It seems that the mind of the average American child receives ample training from earliest infancy on how to move in an extroversial direction, meaning that the flow of mind is directed outwardly, through the senses and into the physical objects in the environment. With the help of the motor organs, the child is constantly engaged in the exploration of this environment. The objects are recreated in the internal mental sphere with increasing accuracy and dexterity, until they can virtually be seen, heard, tasted, touched or even smelled at the mere thought of them. This tendency is further nurtured by a society that thrives on the maximum consumption of a maximum number of consumers.
The young child progresses from distinguishing edible from non-edible, to circle from square, to b from d in ever increasing sophistication, getting adult praise and encouragement all along the way. In fact, the term “intelligent” has been traditionally bestowed upon those who can distinguish most accurately, although the latest research indicates that intelligence is expressed in many other ways as well.
The problem with all of this is that it is a very one-sided and unbalanced approach to life. People become overly materialistic, suffer mental illnesses in excessive numbers, lose their sense of well-being, and fall victim to stress if there is no balance. As a complement, introversial movement of mind should also be taught to youngsters.
The ability to center oneself, to find a place where one is mentally content, and to withdraw from the storm of the senses is becoming increasingly rare. Such laudable virtues as deep concentration, reflection and patience are seen in smaller doses and less frequency in the average classroom. Children increasingly fall prey to advertising slogans, repeating them externally and internally, endlessly desiring objects for fulfillment. Attention spans are on the decline, while irritability and impulsivity are on the rise.
By tracing thoughts to their originating point, you can find peace, reexamine your choices, regain control of tendencies that may have been controlling you, and achieve a sense of purpose and balance. “Quiet Time” or Meditation is just such an exercise.
Quiet Time has three stages:
Exercise, Singing, Silent Meditation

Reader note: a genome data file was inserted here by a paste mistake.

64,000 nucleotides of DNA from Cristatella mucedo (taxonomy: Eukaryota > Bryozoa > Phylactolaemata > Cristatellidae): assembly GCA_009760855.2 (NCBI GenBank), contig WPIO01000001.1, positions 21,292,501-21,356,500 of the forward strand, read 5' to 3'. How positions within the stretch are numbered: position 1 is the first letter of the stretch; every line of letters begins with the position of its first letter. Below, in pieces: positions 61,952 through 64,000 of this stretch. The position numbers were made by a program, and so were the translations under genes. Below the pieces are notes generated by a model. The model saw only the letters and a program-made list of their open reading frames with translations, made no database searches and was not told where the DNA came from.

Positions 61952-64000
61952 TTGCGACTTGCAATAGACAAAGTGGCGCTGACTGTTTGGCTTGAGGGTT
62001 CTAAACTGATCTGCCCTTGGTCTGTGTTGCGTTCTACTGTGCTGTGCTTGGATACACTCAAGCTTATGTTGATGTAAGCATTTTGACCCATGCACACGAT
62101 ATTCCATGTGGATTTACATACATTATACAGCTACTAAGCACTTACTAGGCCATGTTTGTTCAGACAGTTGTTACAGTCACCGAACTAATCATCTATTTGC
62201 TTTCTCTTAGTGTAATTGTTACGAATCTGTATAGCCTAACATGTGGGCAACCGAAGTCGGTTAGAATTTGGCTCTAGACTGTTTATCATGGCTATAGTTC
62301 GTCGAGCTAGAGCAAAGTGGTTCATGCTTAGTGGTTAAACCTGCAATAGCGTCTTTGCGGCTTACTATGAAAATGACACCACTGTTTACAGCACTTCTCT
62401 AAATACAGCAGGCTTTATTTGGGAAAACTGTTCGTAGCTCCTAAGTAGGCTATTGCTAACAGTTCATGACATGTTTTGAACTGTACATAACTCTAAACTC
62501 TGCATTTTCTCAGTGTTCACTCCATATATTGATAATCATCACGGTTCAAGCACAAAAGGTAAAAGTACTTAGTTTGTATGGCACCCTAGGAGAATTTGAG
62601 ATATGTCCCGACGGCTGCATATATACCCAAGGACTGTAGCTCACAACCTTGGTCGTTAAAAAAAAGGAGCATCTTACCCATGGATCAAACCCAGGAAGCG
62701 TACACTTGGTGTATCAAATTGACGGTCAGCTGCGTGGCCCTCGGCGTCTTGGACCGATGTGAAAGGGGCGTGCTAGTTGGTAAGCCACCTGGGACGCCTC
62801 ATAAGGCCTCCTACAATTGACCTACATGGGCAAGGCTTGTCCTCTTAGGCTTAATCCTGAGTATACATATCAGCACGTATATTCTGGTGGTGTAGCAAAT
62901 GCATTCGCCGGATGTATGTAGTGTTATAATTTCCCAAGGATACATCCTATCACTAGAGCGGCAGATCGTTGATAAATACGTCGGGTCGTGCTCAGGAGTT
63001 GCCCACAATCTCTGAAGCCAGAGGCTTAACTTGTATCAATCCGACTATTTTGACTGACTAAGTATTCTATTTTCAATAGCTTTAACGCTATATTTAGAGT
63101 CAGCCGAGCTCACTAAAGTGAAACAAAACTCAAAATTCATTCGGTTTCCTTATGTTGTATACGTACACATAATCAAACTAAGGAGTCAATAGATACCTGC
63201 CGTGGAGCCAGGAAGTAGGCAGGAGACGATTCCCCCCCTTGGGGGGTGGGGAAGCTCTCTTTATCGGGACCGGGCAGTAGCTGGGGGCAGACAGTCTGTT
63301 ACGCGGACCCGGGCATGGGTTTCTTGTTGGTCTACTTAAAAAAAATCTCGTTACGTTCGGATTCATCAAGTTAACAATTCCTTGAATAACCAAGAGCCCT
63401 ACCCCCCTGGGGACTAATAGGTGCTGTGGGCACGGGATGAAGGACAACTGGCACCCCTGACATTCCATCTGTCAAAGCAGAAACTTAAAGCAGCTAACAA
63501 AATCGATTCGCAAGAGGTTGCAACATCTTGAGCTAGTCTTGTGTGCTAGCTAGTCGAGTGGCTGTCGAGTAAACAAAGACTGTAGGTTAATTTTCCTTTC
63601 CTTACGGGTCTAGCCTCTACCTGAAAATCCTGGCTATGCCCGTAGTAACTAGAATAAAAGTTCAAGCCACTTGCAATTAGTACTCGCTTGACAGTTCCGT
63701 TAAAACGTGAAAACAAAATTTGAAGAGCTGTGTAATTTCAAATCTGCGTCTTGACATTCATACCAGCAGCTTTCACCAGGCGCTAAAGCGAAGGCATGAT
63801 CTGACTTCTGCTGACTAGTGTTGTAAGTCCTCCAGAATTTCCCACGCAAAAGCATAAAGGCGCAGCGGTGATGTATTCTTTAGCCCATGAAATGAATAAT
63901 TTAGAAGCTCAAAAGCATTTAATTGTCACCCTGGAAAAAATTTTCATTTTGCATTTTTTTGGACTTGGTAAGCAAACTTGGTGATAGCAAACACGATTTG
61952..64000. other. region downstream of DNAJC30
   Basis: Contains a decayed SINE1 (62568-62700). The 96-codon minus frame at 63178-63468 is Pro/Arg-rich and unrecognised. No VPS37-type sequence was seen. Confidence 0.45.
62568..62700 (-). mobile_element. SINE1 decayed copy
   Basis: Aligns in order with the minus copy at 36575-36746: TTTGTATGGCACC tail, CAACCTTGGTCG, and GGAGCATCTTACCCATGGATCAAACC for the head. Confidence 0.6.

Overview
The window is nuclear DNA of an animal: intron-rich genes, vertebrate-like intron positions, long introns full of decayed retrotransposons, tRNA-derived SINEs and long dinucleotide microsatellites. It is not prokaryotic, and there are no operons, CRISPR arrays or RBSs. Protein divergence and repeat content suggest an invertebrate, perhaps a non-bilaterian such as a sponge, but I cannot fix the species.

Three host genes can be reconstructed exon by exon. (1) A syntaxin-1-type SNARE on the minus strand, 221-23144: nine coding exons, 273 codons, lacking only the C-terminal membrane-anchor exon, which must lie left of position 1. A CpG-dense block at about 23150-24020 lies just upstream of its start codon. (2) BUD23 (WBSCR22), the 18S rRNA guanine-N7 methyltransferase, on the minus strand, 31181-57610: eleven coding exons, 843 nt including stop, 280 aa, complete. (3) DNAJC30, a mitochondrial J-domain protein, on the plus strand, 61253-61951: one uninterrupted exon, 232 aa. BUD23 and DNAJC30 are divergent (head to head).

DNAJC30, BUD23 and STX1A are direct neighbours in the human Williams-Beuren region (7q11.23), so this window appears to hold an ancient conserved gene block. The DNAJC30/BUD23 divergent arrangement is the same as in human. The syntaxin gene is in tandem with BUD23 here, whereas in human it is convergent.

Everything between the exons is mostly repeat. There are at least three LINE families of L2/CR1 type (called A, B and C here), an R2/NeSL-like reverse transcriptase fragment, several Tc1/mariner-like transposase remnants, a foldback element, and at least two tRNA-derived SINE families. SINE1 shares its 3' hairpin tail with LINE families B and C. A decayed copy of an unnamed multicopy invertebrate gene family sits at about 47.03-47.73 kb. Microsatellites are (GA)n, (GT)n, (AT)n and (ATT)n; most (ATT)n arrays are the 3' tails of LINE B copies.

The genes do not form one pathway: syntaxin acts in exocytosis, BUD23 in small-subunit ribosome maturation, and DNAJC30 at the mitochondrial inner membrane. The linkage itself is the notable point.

The first step, exercises are Yoga postures and breathing, designed to still the mind and make the body more flexible and relaxed.
The second step, singing has an additional soothing quality. It also has the effect of taking one’s attention away from the surroundings, preparing one for step three. The singing starts loud and ends very softly. The songs invoke universal themes of oneness, kinship, joy of nature, love, and peace.
The third step is a simple process of concentration that involves withdrawing one’s attention away from the surroundings, away from the senses, and towards one-pointedness and a simple yet subtle idea: Baba Nam Kevalam (Love is all there is). The use of a foreign language phrase preserves the focused mood by invoking no other reference point outside of the Medtation. It can be likened to having a certain song that you only listen to at a special event, and so each time you hear it, it recreates the mood of that event for you by association.
Meditation has the additional benefits of relaxing the students, calming their nerves, improving their breathing and their circulation. It effectively counteracts what can often be a stressful bus ride to school. Improved breathing and posture are also intimately linked with mental function, and therefore classroom performance is enhanced, as any teacher receiving a group back from Quiet time can attest to.
So often teachers are heard to say “Concentrate harder!” But the only technique that is given for such concentration is to try more and not be lazy. With meditation, students are learning the finer points in concentration. This can only be beneficial to them in all aspects of their lives.
Meditation is one element of the NEW Yoga Program of NHE.